Nordic Business Forum 2023 brought together visionaries, thought leaders, and industry experts, unraveling insights that transcend traditional leadership paradigms.
In this blog, we explore the four key insights that encapsulate several of the learnings from our world-class speakers. From fostering healthy organizational cultures to navigating the complexities of artificial intelligence, we hope the revelations from this year’s forum can serve as a guiding light, illuminating the path to sustainable success in today’s competitive and uncertain business landscape.
4 Key Leadership Insights from Nordic Business Forum 2023
#1 Being Smart is Not Enough
In the age of information overload, having the most intelligent people at your company does not equal success. You also need to be able to maintain those people and get the best out of them. You need healthy organizational culture.
“I’ve worked with some of the smartest organizations in the Silicon Valley that don’t make it because they’re smart, but they’re really dysfunctional. I’ve worked with other companies that have leaders and employees that don’t come from the best schools, they’re not smarter than the competition, they’re just really healthy. They work well together and they outperform their competition every time.” – Patrick Lencioni
Whereas management expert Patrick Lencioni emphasized the importance of playing to your team’s strengths, the CEO of Norges Bank Investment Management, Nicolai Tangen, reminded us that “firms where people have fun perform better.” A healthy organizational culture is crucial to maximizing your team’s potential and retaining the best talent.
#2 Simplicity is Key
Productivity expert Tim Ferriss reminded us that being effective and being efficient are two different things. Focusing on doing what’s effective is more important than being efficient.
“You can be inefficient at doing the right things and still get great results.” – Tim Ferriss
You can also become really good at doing meaningless things. So make sure the things you are doing are the right things. Remember the Pareto Principle — 80% of the outcomes come from 20% of the work.
Jos de Blok, the founder and CEO of the disruptive nursing organization Buurtzorg, stressed simplicity in organizational hierarchy and leadership. He pointed out how unnecessary bureaucracy makes companies slow and hierarchical systems easily get too complex. Once you lose the unnecessary meetings and overly complex policies, you have more time and energy to focus on the essential things.
Columbia Professor Sheena Iyengar also reminded us to apply the simplifying tactic to your products and offerings. Having too many options makes it more challenging to make a decision, which also applies to your customers. Simplicity creates clarity and eases decision-making.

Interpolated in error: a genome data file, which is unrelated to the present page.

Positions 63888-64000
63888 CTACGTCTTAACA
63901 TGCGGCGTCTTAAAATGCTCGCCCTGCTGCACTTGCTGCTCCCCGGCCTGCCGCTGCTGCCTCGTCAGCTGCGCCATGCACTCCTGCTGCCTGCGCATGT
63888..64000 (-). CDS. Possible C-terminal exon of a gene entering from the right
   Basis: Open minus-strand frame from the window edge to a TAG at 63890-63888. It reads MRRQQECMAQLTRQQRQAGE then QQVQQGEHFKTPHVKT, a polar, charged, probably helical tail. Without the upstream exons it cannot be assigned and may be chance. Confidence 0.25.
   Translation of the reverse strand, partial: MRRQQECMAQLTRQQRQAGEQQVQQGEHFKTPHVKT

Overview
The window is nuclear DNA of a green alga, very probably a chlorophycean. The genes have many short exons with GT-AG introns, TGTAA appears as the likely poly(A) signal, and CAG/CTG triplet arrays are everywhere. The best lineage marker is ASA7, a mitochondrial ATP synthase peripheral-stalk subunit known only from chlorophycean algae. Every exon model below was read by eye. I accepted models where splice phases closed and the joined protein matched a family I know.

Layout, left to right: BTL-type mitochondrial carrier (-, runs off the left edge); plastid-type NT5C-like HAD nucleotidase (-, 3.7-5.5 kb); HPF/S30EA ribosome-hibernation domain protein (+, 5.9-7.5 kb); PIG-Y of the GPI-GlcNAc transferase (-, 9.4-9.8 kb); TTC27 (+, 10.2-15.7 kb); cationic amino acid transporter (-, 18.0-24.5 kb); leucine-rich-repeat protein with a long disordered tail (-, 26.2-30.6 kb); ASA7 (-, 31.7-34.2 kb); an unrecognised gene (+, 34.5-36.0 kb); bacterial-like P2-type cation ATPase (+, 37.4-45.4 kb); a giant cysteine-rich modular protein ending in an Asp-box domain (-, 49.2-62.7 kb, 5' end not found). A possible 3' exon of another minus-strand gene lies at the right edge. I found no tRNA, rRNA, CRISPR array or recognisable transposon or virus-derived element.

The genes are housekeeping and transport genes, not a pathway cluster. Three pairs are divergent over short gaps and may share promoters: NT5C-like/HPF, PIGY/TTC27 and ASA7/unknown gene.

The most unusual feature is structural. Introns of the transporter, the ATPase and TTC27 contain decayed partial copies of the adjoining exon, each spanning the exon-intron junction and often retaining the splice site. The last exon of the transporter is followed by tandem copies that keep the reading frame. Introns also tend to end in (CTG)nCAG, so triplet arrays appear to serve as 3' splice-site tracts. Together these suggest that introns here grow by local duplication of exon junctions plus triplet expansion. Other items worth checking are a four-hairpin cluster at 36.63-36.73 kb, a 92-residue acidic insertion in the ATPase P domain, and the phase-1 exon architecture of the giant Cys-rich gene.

#3 Don’t Lose Sight of Your Purpose
Losing sight of the bigger picture is easy. But it’s also harmful. As Harvard Professor Rebecca Henderson pointed out, evidence suggests that having an authentic purpose significantly impacts productivity, creativity, and performance.
“You can be purpose-driven and make money.” – Rebecca Henderson
Ukrainian sustainability expert Maryna Saprykina used a very current real-life example of Ukrainian companies that draw their resilience from the big objective: helping Ukraine win the war. The companies that have been able to keep operations going have only been able to do so by focusing on the bigger goal.
The courageous activist and Nobel Peace Prize laureate Malala Yousafzai reminded us that having your sight on the bigger purpose also helps us stay motivated when things get tough. “You should redouble your efforts in the face of setbacks,” she said.
#4 Ignore AI at Your Own Risk
AI is not necessarily going to end the human race or steal our jobs, but it’s here to stay whether we like it or not. It’s likely to permanently impact how we work, socialize, and conduct business.
Even futurists like Amy Webb cannot tell what the future of AI looks like. There are too many variables at play. But that doesn’t stop people from making predictions. As the CRO of WithSecure, Mikko Hyppönen, put it: how could the human with an average IQ of 100 predict what the AI with an IQ of 1 billion will get up to?
“Something happens with the exponential nature of intelligence. When it reaches a certain point, it exceeds expectations as to its capabilities”, explained Mo Gawdat, previous Google X CBO and AI expert.
We cannot predict AI, but we can prepare for it. Businesses are often shortsighted when thinking about AI. They need to start thinking far ahead into the future instead of only thinking about how to cut corners with AI in the short term.
“As AI evolves, it will require entire segments to be reimagined.” – Amy Webb.
As the serial entrepreneur and AI optimist Scott Galloway put it, there are positives to AI. “AI has already generated more value in terms of market capitalization in a shorter period of time than any technology in history.” It’s clear there will be people benefitting immensely from these new technologies. But those are not always people with good intentions. AI also enables completely new scams and cybersecurity threats.
Both Amy Webb and Mo Gawdat stressed that while the future of AI is unpredictable, it’s not totally out of our control. We can still affect the direction of AI. Now is the time to discuss the ethics around AI and start making sure it’s primarily used to advance our well-being.
Hungry for More Leadership Insights?
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- Written summaries of our speakers’ presentations
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- Carefully conducted questions to reflect and deepen your learning
- Summaries from past years, including Seth Godin, Simon Sinek, Richard Branson, Carla Harriss, and many other world-class speakers!